Religious Conversion

The Main Issues

One of the cultural attributes a person could have is religious identity. The process of acquiring a religious identity, whether for the first time, or changing ones religious identity, is called conversion. The vast majority of people who consider themselves as belonging to a religion are converted to this religiou soon after birth or as children. It is normally considered a prerogative of parents to induct their children into their own religion. Since this kind of conversion is considered legal it is usually considered ethical, even though some systems of ethics may not consider that it violates the natural rights of the child.

Problems arise when a person leaves the current religion and adopts another religion. This is particularly the case when the religion does not allow adherence to more than one religion. In such a situation the covert will have to renounce his former religion. This may not be allowed in certain religions where it is called apostasy. In Islam apostasy is an offence for which the apostate can be put to death. In countries where Islam is the official religion apostates can be executed.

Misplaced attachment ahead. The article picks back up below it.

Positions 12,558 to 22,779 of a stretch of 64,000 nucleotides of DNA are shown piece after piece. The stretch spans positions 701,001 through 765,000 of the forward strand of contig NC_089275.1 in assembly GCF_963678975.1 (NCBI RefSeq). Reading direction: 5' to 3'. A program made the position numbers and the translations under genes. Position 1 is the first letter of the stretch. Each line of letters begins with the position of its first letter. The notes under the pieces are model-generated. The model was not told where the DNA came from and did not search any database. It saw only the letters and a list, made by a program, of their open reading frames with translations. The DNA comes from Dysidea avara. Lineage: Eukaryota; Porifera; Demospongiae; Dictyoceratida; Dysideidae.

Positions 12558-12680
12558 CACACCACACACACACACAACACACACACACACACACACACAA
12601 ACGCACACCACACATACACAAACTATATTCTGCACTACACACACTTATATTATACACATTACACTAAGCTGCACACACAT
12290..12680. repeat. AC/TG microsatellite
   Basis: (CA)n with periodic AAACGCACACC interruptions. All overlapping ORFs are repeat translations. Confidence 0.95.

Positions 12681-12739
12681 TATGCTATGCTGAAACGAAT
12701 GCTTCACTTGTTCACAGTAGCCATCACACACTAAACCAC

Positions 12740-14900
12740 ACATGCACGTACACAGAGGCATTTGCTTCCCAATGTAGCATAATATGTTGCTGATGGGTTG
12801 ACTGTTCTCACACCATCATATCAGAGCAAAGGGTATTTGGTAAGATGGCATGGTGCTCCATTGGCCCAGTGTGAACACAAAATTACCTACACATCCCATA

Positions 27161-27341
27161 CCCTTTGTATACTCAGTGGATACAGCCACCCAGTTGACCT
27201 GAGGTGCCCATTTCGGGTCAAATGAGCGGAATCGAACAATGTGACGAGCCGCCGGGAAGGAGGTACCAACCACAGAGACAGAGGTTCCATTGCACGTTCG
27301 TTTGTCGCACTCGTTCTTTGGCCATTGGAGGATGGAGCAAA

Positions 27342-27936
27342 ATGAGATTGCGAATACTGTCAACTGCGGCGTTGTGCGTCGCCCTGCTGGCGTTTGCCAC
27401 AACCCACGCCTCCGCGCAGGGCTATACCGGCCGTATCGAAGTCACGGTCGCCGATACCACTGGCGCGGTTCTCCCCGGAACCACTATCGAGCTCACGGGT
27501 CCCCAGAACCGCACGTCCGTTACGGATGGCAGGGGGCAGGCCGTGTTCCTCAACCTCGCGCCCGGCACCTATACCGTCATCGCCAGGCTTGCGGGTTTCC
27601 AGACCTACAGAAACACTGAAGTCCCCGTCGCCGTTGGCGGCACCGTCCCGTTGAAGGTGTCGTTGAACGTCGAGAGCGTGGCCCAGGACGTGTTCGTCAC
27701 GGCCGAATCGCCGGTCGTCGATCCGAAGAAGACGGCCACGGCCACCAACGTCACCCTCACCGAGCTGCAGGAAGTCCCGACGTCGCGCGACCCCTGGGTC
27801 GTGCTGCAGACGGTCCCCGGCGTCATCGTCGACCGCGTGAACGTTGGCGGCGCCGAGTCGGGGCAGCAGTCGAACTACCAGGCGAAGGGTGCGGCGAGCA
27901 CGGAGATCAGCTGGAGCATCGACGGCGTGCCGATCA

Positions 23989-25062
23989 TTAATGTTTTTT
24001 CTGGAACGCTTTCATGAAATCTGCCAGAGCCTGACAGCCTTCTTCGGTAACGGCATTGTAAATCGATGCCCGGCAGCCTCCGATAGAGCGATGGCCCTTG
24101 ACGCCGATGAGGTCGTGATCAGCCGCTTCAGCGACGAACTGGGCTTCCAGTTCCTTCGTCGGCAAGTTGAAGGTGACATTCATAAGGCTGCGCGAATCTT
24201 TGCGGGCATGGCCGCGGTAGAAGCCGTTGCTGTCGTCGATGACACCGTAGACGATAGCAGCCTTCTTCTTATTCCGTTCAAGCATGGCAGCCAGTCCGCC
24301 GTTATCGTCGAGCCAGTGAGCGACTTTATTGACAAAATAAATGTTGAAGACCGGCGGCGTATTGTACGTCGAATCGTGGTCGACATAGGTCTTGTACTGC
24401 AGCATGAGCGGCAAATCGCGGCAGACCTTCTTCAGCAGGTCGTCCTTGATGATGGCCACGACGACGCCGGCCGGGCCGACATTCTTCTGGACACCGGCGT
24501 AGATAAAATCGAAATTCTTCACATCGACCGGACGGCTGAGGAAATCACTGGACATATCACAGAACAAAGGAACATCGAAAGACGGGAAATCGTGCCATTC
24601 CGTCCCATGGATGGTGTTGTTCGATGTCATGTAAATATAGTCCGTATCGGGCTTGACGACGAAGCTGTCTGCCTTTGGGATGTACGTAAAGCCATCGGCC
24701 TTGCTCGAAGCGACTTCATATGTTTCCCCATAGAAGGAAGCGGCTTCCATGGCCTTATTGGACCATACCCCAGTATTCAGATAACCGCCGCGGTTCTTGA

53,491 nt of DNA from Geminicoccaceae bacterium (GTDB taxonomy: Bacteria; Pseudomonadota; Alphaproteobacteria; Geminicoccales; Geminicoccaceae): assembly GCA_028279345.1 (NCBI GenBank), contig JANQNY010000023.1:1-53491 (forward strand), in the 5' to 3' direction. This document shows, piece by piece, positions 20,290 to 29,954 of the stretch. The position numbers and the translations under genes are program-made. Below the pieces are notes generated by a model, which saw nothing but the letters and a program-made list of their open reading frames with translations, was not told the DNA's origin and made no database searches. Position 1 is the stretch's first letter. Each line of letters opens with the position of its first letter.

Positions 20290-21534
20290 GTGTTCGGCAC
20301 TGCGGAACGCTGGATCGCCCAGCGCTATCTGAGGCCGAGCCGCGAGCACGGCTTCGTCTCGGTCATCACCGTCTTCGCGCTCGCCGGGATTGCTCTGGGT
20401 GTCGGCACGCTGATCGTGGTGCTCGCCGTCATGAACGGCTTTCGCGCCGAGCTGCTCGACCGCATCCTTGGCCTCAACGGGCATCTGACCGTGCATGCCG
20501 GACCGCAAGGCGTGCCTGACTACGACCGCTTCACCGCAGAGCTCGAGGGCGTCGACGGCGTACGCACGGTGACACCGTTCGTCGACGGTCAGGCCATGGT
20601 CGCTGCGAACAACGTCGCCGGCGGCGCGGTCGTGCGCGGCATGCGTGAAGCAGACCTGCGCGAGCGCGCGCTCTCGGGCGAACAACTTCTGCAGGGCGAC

Unethical conversion is the pratice of converting people to any religion through force, bribery, or the offer of material inducements. The inducement need not only be offers of money or material goods, but could also involve offer of employment, education, etc. An Unethical Conversion Bill is a law which prohibits the practice of unethical conversions. Such laws have been enacted in a number of countries like India, Israel, Greece, etc. A similar Bill had been introduced in the Sri Lankan legislature but it has never been voted on or passed.

Religions like Christianity and Islam actively encourage their followers to convert others into their religion. In Christianity this practice is called Evangelization. Evangelical churches expend a great deal of money and effort to convert people from other religions to their own. This often leads them to adopt methods of unethical conversion. They do not see anything wrong in this; indeed they might consider it a religious obligation.

The articles in this section explore some aspects of unethical conversion.